The International Convention for the Safety of Life at Sea (SOLAS) requires the continual operation of an Automatic Identification System (AIS) on all ships that undertake international voyages and have a volume greater than 300 gross tons. Both Iran and the U.S. are parties to SOLAS, along with 162 other states, yet Iranian oil tankers have begun to mask their location for several days at a time by turning off their AIS transponders. This is likely a dry run for the evasion of U.S. sanctions on Iran’s oil exports, which will take effect on November 4.
Tehran previously directed the captains in its tanker fleet to switch off their transponders to frustrate enforcement of the U.S. and European oil sanctions that were in effect prior to the conclusion of the 2015 nuclear deal with Iran.
However, there are substantial risks associated with concealing the position of a ship from other vessels. In January of this year, the Iranian tanker Sanchi burned and sank in the East China Sea after colliding with a freight ship, killing all 32 members of the tanker’s crew. The tanker had not broadcast an AIS signal for more than 9 hours prior to the collision.
Bloomberg reports that ten Iranian-owned tankers recently failed to broadcast their location for several days. The Tanker Trackers analysis group employed satellite imagery to show that two of the ten invisible tankers remained, as of late Monday, at their previously broadcast location, near the main Iranian export terminal at Kharg Island in the Persian Gulf. However, the imagery shows that a third tanker has departed.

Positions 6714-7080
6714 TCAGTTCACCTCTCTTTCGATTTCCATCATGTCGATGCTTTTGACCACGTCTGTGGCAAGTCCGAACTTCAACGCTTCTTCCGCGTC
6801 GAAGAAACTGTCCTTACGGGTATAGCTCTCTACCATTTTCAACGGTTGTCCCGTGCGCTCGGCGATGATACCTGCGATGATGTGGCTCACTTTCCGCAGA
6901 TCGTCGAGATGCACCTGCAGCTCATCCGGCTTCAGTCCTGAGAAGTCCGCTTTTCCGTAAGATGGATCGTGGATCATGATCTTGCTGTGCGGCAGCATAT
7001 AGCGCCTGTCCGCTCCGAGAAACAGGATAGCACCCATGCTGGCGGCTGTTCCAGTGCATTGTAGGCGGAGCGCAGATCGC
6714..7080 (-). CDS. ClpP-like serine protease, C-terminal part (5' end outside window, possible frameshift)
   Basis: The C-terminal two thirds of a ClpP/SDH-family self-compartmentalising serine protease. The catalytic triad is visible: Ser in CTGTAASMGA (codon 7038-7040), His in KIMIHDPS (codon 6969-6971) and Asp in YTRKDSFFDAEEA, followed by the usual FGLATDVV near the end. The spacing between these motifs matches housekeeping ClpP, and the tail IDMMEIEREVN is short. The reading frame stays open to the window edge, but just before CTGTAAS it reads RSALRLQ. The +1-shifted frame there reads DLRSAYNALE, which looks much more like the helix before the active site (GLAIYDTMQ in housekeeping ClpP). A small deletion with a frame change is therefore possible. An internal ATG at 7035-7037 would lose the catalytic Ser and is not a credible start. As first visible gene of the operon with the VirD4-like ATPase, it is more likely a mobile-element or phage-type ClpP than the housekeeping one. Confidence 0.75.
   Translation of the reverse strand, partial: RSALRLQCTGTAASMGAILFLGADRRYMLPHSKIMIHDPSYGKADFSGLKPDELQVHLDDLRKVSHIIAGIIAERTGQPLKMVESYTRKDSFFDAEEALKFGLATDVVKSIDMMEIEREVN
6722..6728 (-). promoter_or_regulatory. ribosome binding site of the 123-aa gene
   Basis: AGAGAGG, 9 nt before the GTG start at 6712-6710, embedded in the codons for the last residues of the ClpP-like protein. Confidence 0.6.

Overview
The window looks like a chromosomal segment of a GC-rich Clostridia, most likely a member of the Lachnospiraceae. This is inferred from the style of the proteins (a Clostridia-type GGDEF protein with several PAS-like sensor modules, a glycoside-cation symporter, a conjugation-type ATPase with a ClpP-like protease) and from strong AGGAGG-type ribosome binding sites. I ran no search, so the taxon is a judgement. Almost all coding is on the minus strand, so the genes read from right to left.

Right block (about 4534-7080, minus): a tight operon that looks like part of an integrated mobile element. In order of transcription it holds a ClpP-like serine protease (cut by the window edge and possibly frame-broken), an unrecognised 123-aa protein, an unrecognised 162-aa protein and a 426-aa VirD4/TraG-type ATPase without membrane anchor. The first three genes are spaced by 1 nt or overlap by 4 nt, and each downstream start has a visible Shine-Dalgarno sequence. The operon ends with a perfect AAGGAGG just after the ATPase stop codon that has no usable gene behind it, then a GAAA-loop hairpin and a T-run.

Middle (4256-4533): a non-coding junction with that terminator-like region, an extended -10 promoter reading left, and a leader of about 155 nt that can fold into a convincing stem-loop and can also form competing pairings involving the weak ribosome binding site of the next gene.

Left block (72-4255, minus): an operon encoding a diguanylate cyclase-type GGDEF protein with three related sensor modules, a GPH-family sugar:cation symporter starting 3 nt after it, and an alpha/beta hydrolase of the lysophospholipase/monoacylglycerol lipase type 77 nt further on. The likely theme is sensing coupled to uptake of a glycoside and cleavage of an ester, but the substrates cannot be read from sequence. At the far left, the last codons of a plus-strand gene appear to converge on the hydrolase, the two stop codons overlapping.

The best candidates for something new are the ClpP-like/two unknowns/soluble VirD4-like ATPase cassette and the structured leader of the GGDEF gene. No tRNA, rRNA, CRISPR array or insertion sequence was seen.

Using data from Marine Traffic, FDD determined that three of those ten tankers – the Happiness I, Huge, and Sea Cliff – resumed AIS broadcasts on Wednesday after transiting from the Persian Gulf into the Arabian Sea.
Tanker Trackers previously documented how six foreign-owned tankers carrying Iranian crude have routinely switched off their AIS transponders when approaching Syrian ports. The group then employed satellite imagery to confirm the tankers’ arrival. These deliveries almost certainly violate Executive Order 13582(2011), which prohibits “financial, material, and technological support” to the government of Syria. Pursuant to that order, the Treasury Department imposed sanctions on Syria’s national oil companies as well as its ports and ports directorate.
Earlier this month, Treasury sanctioned a series of front companies and related individuals for working with Damascus to import fuel. Despite U.S. action, Iran shipped 30,000-60,000 barrels of oil per day to Syria in August, with an estimated value of $75-$150 million according to Tanker Trackers.
With sanctions on Iranian oil exports set to return in less than six weeks, the U.S. government should explore ways to hold Tehran accountable for its dangerous and unlawful violation of maritime safety standards. The firms transporting Iranian crude will be subject to sanctions. So will firms providing private insurance. The U.S. government should approach both insurance providers and foreign port authorities to ensure compliance, which includes ensuring the continual operation of AIS.
David Adesnik is director of research at the Foundation for Defense of Democracies. Follow him on Twitter @adesnik. Follow FDD on Twitter @FDD and follow FDD’s Center on Sanctions and Illicit Finance @FDD_CSIF. FDD is a Washington-based, nonpartisan research institute focusing on national security and foreign policy.